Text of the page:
Sunday, November 1, 2009

On the side of the angels

Coming back to San Francisco after a couple years away, I've been able to reconnect with many friends and colleagues - who, between sips of Latte, have clued me in on a bunch of exciting developments in our industry.

Jumping back in for the first time since Dec 2006, it's like seeing one of those time-lapse photography sequences on the Discovery Channel. But instead of looking a plants growing or weather systems swirling, I'm looking at the evolution of our own local agency eco-system.

As ever, it's about the survival of the most adaptable. So what are the new conditions to which we are adapting? From the smart folks I've spoken to, you might summarize these into three points:

1) Equality of voice. We have all seen the adoption of social platforms soar. Facebook, Twitter, Tumblr et al, may prove transient (or not), but the social web is here to stay - and evolve.

This radically re-balances the communication playing field - between small and large brands, between brands and consumers, between small and large agencies. The means of production, publication and communication are blurring, and increasingly available to all.

2) Conversations, not demographics, are the most useful 'target' for marketers.

For a long time, traditional demographic targeting has declined in effectiveness. I gladly accept any and all challenges to this assertion. Real people conform less than ever to what marketers believe their wage bracket, age, or 'lifestage' should say about them.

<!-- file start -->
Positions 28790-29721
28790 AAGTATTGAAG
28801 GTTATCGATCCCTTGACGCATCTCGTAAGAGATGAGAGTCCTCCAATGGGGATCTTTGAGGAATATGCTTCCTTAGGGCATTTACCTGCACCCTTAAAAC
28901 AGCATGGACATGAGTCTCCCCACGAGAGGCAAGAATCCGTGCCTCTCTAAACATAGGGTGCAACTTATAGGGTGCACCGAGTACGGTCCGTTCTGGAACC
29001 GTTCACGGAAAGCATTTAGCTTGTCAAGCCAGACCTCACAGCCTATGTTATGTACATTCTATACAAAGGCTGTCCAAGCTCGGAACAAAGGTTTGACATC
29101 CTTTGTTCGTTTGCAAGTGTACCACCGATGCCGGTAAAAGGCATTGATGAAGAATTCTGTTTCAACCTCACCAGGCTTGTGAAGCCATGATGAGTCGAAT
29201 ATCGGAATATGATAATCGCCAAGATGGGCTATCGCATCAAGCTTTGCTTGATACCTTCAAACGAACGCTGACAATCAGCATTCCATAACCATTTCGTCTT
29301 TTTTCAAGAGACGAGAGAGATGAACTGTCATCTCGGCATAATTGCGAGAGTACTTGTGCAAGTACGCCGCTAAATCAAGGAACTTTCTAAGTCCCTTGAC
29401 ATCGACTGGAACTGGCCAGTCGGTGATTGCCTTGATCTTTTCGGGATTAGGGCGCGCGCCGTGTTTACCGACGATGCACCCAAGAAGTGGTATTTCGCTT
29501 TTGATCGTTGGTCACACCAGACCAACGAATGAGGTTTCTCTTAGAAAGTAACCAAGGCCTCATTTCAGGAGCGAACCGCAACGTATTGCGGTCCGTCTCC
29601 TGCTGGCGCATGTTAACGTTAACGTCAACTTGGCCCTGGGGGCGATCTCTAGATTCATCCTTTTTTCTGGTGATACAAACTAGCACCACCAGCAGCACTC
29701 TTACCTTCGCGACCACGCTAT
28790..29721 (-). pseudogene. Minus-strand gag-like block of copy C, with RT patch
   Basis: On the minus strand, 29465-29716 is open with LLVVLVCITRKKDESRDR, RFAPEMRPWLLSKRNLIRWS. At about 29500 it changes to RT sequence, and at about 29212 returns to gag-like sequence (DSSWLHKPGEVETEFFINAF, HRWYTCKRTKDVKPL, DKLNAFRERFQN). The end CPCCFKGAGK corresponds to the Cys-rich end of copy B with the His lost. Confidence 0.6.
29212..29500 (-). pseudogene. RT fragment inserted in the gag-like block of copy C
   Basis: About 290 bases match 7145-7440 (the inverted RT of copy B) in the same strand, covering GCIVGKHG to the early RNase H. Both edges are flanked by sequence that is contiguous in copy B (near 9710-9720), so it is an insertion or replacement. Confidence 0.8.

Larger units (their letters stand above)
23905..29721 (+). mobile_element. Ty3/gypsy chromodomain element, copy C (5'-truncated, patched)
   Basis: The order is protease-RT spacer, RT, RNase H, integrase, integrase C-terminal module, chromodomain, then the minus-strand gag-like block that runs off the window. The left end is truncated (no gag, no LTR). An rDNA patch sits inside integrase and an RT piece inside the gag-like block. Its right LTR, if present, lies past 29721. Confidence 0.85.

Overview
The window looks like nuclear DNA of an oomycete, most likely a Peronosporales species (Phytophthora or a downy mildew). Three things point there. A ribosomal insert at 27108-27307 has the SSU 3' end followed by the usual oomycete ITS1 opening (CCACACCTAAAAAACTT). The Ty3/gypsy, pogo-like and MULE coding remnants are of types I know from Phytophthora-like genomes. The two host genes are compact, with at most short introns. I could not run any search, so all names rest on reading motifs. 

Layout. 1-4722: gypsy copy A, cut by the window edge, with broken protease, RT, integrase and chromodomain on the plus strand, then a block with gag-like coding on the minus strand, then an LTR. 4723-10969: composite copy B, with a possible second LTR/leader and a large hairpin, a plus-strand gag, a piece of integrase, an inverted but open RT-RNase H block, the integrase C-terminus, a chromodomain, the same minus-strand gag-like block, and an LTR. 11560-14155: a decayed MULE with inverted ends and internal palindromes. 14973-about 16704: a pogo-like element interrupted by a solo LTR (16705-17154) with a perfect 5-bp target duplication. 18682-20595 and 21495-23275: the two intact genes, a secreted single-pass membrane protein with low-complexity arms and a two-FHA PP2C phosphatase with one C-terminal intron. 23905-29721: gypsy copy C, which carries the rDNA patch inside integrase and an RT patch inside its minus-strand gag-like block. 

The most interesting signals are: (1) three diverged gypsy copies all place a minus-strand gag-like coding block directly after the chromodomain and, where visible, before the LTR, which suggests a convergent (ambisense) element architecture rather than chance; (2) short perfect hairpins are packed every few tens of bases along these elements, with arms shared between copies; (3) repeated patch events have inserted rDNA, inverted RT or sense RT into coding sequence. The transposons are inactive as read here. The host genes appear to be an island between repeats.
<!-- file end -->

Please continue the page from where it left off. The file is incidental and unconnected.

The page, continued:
Useful targets are better identified by the conversations that they increasingly articulate online. One of the (few) easier aspects of the socialized media landscape is that your audience are self-selecting around their interests. So choose the conversation to which your brand is relevant, and participate. Or, like Walmart, *own* it through providing a more valuable platform for the conversation.

) Brands need to be useful.
Even *before* you purchase them.

It has been said that Attention has become the scarcest commodity in our commuication-saturated world. To influence purchase behavior, brands need to get attention. To get attention, brands need to be useful.

This means delivering something of value, or utility. That is true to the brand, and relevant to their audience. It could be entertainment (a cleaning brand providing an online game), a utility (a sneaker brand tool for sharing the best jogging routes), information (a liquor brand filtering the hippest local hangouts for you), or a combination. But of enough genuine worth to earn a brand a voice in the conversation.

Apple's iTunes is possibly the most famous - and large-scale - example of this. But simple utilities like this one for Barclaycard in the UK can be effective for relatively little money.

You can add eight more points here of course (and I hope you do). But what do all these new market conditions add up to? What does it mean for our community? Well, for me at least, it means that good brands have to behave like good people. With integrity, humility, humor, and reciprocity. On their behalf, professionals like you and I get to innovate concepts that have genuine utility to their audience.

Isn't it great to be on the side of the angels? For once?

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